It is and can be an exciting process, your starting a fresh, you can choose your friends and experience the exhilar of a new beginning.  How you approach your immigration status and the changes ahead are all in the mindset, your mindset!!

I have a girlfriend who immigrated from South Africa on totally different terms.  Her family as a unit had for many a year strived to move to Canada.   Her family were familiar with the city in Canada they chose to migrate to.  A mother with two children wanting a more secure life, better education and overall lifestyle for her children.  Their experiences have been mixed, they still miss South Africa but going back is not an option because although they feel lost in translation in their new hometown they love where they now live.  It takes time to settle - 2, 3, 5 years...we are all different!

They have had to navigate the Canadian School System, the health care system and all the other bits we as immigrants have to face.  You may think that well moving somewhere else it should all work the same - well it doesn't.  Practical day to day life functions differently on every level.  For instance in Canada everyone files their tax returns self employed, employer employed etc etc.  There are even some different driving regulations!! That's correct you don't jump red traffic lights just because you are tired of waiting.  And here people obey the law, Canadians are law keepers and I LOVE THAT!!!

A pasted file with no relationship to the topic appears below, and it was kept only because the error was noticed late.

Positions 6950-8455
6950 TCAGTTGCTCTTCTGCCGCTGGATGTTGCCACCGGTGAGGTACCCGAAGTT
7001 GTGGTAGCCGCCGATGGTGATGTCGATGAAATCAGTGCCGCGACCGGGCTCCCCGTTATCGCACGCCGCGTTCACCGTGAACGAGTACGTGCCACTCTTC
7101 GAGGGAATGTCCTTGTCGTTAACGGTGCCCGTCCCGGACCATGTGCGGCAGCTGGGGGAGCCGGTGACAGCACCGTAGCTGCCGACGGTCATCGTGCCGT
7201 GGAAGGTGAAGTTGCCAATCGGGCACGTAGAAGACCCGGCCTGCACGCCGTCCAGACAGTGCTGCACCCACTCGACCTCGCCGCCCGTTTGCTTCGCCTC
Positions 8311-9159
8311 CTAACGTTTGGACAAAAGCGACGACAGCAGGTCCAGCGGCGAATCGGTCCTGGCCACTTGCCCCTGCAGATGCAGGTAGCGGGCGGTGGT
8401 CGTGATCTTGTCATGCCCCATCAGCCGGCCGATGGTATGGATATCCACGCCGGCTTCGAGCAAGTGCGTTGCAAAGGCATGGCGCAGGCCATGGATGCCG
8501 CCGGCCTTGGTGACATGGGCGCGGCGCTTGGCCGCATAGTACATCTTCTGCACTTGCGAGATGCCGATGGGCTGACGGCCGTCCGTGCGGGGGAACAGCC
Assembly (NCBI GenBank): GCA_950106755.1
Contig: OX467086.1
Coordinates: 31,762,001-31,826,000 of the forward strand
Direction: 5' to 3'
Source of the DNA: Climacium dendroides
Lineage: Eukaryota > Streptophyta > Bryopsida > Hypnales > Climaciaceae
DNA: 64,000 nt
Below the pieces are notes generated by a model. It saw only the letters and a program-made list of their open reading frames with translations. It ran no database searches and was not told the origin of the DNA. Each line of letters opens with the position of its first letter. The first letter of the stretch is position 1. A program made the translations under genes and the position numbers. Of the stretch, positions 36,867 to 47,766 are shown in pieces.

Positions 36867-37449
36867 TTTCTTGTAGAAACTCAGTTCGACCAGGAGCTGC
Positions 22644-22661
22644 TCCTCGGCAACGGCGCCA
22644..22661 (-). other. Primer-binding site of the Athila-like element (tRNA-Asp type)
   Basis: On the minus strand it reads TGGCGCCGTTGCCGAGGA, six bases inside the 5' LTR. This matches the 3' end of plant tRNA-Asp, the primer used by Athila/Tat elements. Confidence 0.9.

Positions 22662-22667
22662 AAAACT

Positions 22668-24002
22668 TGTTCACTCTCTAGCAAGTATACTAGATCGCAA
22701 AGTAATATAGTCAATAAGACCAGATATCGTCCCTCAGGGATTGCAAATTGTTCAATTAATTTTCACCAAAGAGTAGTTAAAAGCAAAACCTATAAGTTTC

My friend has faced a sense of loneliness as she navigates her new home and she does miss the place she still calls home BUT when I ask her if she wants to go back to her life in South Africa she says no.